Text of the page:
Open Access. Powered by Scholars. Published by Universities.®

Law Commons

Open Access. Powered by Scholars. Published by Universities.®

Articles 1 - 4 of 4

Full-Text Articles in Law

Conditional Probative Value: Neoclassicism Without Myth, Richard D. Friedman Dec 1994

Conditional Probative Value: Neoclassicism Without Myth, Richard D. Friedman

Articles

The concept of conditional relevance is an essential aspect of the classical model of evidentiary law. Some of the great scholars of evidence have endorsed and shaped it.1 Under Federal Rule of Evidence 104(b) it plays a crucial role in the division of responsibility between judge and jury,2 as well as in the application of the personal knowledge3 and authentication 4 requirements. And the Supreme Court has applied it with great force.5 In recent years, though, the concept has come under attack from several notable scholars. The late Vaughn Ball led the assault, calling the concept ...


The Death And Transfiguration Of Frye, Richard D. Friedman Jan 1994

The Death And Transfiguration Of Frye, Richard D. Friedman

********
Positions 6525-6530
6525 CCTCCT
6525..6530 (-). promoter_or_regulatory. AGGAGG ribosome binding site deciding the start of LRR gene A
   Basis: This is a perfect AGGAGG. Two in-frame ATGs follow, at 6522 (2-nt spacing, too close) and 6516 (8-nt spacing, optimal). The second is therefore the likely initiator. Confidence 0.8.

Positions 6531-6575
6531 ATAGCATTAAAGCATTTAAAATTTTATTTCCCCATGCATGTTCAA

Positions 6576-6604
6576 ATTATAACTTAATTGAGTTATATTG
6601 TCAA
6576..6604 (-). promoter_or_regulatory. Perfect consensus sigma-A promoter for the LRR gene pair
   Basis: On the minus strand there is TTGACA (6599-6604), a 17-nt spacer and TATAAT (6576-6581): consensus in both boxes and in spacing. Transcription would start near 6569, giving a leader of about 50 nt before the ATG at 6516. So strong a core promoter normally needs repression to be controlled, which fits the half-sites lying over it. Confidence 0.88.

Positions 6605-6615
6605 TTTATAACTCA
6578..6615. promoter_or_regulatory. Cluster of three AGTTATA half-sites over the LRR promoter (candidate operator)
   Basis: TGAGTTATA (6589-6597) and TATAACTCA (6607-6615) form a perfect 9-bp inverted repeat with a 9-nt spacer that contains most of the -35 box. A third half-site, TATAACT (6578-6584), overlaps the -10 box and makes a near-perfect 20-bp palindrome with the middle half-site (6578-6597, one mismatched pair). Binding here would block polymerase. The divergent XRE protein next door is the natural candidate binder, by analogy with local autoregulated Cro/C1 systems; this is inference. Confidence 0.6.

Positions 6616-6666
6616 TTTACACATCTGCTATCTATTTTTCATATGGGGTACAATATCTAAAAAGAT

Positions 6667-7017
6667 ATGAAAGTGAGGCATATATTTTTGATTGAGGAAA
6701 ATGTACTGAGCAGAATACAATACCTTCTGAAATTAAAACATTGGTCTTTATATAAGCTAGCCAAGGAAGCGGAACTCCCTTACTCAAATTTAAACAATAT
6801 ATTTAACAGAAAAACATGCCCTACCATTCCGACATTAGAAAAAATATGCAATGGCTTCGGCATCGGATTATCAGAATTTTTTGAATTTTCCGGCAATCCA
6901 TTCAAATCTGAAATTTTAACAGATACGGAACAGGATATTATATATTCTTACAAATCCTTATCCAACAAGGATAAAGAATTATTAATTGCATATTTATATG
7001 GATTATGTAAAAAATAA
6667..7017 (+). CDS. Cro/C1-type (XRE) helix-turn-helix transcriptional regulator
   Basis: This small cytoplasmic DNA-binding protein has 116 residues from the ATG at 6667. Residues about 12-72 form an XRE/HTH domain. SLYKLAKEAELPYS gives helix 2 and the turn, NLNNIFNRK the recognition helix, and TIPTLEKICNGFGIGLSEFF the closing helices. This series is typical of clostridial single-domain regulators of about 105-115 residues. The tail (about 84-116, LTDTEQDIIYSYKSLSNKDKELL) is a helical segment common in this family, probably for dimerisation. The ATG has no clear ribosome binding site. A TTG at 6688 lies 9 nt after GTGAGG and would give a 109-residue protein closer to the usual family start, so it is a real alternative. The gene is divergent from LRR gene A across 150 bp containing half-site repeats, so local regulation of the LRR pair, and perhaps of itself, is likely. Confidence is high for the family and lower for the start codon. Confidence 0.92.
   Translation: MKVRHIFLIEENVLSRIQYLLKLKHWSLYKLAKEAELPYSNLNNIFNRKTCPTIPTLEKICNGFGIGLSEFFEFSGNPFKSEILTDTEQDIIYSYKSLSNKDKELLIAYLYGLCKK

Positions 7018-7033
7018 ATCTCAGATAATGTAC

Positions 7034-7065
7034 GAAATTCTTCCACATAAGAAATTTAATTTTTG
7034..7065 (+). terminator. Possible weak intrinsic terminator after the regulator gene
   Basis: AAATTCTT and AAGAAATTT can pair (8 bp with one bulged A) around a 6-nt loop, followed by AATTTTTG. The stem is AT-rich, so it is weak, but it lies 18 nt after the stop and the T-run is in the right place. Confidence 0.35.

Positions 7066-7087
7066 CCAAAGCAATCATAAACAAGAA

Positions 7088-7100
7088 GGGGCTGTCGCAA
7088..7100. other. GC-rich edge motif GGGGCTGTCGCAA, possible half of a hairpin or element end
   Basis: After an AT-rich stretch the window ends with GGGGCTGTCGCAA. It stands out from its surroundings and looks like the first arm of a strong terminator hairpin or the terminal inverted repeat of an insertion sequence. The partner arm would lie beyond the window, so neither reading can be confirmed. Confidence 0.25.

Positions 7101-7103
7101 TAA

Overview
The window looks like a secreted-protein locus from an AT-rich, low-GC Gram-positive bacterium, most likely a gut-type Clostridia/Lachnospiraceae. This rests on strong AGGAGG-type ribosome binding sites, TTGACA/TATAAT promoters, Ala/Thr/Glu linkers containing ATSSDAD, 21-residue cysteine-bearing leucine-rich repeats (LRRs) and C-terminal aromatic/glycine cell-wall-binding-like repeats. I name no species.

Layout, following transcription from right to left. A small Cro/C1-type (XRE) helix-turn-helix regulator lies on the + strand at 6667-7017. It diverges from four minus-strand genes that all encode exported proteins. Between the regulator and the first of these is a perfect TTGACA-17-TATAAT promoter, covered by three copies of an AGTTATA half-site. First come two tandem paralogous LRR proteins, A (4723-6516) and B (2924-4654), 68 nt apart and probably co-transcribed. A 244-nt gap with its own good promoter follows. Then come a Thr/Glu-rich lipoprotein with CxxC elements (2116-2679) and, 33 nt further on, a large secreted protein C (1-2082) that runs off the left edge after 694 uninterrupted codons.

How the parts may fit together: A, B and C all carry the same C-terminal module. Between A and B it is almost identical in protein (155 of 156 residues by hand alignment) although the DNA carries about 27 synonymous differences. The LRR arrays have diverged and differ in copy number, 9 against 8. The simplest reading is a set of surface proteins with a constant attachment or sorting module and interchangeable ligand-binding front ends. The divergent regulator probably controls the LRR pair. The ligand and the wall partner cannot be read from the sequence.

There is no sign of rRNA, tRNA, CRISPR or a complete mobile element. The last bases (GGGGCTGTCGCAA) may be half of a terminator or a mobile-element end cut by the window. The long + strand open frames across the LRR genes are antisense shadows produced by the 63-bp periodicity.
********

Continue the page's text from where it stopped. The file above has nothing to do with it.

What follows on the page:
Articles

The rule of Frye v. United States was seventy years old, and had long dominated American law on the question of how well established a scientific principle must be for it to provide the basis for expert testimony. Even after the passage of the Federal Rules of Evidence, several of the federal circuits, as well as various states, purported to adhere to Frye's "general acceptance" standard. But now, unanimously, briefly, and with no apparent angst, the United States Supreme Court has held in Daubert v. Merrell Dow Pharmaceuticals, Inc. that the Frye rule is incompatible with the Federal Rules.


Character Impeachment Evidence: The Asymmetrical Interaction Between Personality And Situation, Richard D. Friedman Jan 1994

Character Impeachment Evidence: The Asymmetrical Interaction Between Personality And Situation, Richard D. Friedman

Articles

In Part I of this Comment, I present a short version of my argument against the admissibility of character impeachment evidence of criminal defendants, showing how the key elements ofthis argument are present in Professor Uviller's own Article. In Part II, I suggest that, notwithstanding Professor Uviller's comments to the contrary, an asymmetrical result-never admitting character evidence to impeach criminal defendants but admitting such evidence in some circumstances to impeach other witnesses- is perfectly reasonable. Finally, in Part III, I contend that Professor Uviller's interesting judicial surveys support the solution I have proposed for the problem of ...


The Consent Exception To The Warrant Requirement, H. Patrick Furman Jan 1994

The Consent Exception To The Warrant Requirement, H. Patrick Furman

Articles

No abstract provided.